Winnipeg NHL supporters shut down Winnipeg\'s largest intersection, Portage & Main, late Tuesday night, May 31, 2011 after it was confirmed that the Atlanta Thrashers NHL hockey team would be moving to Winnipeg. (AP Photo/The Canadian Press - David Lipnowski)
As Winnipeg and the rest of Canada celebrate getting one of their own back, it's worth remembering that the financial woes that chased the Thrashers from Atlanta are awfully similar to what cost Winnipeg its first NHL team.
Owners, those who want to be owners and league commissioners can scour maps for years in search of the ideal home for wayward franchises or expansion teams, and gush about how wonderful life will be in their new city. But there's a hard truth buried beneath the moving blankets: Some cities simply can't support a major league team. Some sports are never going to sell in certain markets.
Two NHL teams have now left Atlanta. Winnipeg's previous team, now the Coyotes, are hanging on in Phoenix—barely. Ditto for the NBA's Sacramento Kings. The NFL's Jacksonville Jaguars and San Diego Chargers routinely flirt with TV blackouts for not selling out their stadiums. The NFL is determined to return to Los Angeles despite the nation's second-largest city barely being able to stifle the yawn as it lost not one, but two teams in quick succession.
"This is a very complicated and nuanced area," said Andrew Zimbalist, a sports economist at Smith College. "I don't think there's a simple answer of, oh yes, team owners should always be able to relocate. Nor do I think the answer is that the league should have absolute control and decision-making power over a team.
"There's got to be some compromise."
Not to mention a lot of thought and good dose of reality before anybody goes anywhere.
It's no secret why relocation and expansion are attractive. There's money—and lots of it—to be had whenever there's a new suitor. The Thrashers sale includes a $60 million relocation fee, to be split by the NHL's other 29 owners. The Thunder now play in a Ford Center that underwent a $100 million makeover, courtesy of Oklahoma City taxpayers, after repeated failures to get a new or renovated arena in their old home of Seattle. NFL owners got a cool $700 million just for letting the Houston Texans join their club, a figure sure to be dwarfed if the league expands to Los Angeles.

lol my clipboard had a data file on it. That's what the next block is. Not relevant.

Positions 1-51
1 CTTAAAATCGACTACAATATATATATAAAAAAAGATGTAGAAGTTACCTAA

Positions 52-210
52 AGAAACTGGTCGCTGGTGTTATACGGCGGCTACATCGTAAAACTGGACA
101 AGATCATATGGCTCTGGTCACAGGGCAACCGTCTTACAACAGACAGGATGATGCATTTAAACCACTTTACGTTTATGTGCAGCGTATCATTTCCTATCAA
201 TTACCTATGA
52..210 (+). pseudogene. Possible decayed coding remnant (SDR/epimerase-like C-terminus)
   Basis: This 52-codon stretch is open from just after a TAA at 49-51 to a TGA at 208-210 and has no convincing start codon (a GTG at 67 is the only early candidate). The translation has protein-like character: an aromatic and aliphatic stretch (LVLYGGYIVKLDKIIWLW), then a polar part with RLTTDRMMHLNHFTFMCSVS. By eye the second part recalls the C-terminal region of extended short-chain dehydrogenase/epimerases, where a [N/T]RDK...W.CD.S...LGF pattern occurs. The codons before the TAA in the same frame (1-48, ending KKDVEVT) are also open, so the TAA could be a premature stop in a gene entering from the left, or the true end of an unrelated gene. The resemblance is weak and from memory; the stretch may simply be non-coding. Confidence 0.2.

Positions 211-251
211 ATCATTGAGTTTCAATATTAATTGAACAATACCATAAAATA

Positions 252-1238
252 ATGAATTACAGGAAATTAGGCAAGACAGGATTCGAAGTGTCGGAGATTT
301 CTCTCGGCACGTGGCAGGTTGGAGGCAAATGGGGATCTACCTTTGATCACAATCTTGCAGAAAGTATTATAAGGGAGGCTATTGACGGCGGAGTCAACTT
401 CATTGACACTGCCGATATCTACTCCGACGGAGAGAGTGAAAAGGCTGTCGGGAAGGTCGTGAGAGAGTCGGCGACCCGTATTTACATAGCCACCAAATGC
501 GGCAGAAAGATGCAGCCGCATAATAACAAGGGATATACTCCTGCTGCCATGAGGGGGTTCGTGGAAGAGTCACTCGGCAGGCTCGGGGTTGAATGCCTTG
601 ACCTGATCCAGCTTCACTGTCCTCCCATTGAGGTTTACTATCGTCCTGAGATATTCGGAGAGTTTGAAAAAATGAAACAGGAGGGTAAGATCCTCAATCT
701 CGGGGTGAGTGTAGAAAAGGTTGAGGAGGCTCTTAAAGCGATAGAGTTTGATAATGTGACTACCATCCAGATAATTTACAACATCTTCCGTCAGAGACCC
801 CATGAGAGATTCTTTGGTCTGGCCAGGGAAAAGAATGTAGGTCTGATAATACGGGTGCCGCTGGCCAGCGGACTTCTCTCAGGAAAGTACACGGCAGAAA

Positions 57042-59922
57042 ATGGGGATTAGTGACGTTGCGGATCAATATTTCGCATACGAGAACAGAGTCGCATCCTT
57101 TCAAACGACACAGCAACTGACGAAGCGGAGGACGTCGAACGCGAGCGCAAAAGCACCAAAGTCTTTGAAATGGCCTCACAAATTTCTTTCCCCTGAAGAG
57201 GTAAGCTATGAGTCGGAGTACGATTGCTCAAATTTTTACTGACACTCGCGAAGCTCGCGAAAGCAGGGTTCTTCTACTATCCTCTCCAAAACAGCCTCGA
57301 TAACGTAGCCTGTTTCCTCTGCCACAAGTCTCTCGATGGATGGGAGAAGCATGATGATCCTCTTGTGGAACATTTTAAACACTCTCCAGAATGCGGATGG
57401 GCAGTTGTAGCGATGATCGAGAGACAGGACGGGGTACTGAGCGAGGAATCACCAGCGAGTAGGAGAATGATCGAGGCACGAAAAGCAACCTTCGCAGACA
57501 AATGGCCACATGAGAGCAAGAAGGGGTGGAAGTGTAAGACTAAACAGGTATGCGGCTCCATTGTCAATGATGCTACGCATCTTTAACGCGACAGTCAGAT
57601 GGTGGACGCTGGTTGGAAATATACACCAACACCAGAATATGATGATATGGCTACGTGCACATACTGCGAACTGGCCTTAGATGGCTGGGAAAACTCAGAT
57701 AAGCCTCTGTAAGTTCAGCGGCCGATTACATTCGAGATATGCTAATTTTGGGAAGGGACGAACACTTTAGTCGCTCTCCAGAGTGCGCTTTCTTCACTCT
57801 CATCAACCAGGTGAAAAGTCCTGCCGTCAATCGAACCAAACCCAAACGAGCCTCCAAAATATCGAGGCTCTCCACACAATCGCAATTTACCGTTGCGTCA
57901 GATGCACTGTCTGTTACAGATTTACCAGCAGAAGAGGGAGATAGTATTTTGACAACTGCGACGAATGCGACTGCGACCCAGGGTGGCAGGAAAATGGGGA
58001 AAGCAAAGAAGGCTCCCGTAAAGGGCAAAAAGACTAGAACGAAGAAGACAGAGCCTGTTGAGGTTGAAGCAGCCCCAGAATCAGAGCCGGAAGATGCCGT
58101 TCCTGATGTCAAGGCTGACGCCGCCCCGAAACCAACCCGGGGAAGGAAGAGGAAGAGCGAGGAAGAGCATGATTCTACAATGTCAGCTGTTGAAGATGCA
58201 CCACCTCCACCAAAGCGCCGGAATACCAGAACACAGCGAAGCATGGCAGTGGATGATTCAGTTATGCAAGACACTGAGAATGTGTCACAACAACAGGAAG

And that's just the up-front cash. New teams or teams in new cities expand the market and create more demand for merchandise. At River City Sports Winnipeg, T-shirts with the old Winnipeg Jets logo were "flying out the door" Wednesday, customer service manager Rob Main said. The online demand is rivalling that for Canucks merchandise, and Vancouver is in the Stanley Cup finals.
"I don't see it letting up now until we find out what the team's new logo is or what the name is," Main said.
That, of course, will mean a warehouse's worth of new merchandise for enthusiastic fans to buy.
But just because a place looks great on paper doesn't make it a smart long-term investment. And simply plopping a pro team somewhere isn't enough to guarantee its success.
Hockey in the South and West was never going to be an easy sell. Even with significant numbers of transplants from the Northeast and Midwest, there's no natural affinity for a cold-weather sport in a warm-weather climate. It's not part of the daily conversation. Kids don't grow up playing it, and there are no powerhouse college programs to generate interest.
The Atlanta owners claim to have lost US$130 million since taking over the franchise, though being a tenant in Philips Arena didn't help. In a city of more than 5 million people, the Thrashers averaged less than 14,000 fans this season.
It's not much better elsewhere. Of the five teams with the worst attendance, three were in warm-weather markets.
"The NHL made a mistake in the '90s by pushing this Southern strategy," Zimbalist said. "(Commissioner Gary Bettman) thought all he had to do was cover the U.S. map with hockey teams and hockey would become magically popular. That didn't happen. Now you've got some teams limping along."
Conditions in Winnipeg are far different than they were in 1996, when Canada's eighth-largest city lost its beloved Jets. The Canadian economy, struggling back then, is stronger, Zimbalist said, with its dollar about equal to the U.S. dollar. More than a sport, hockey is engrained in Canada's culture.
There's no questioning the commitment of the new ownership group, True North Sports and Entertainment, either. The group includes billionaire David Thomson, and was so determined to bring a team back to Winnipeg it went after the Coyotes first before turning its attention to Atlanta. True North also owns the MTS Centre, a 15,015-seat arena that opened in 2004.
"I don't think this is a problematic market at all for hockey," Zimbalist said.
Keep your fingers crossed he's right. Otherwise Winnipeg will join Atlanta as one of those rare cities to lose a team not once, but twice.
AP National Writer Nancy Armour can be reached at narmour(at)ap.org or follow her at http://twitter.com/nrarmour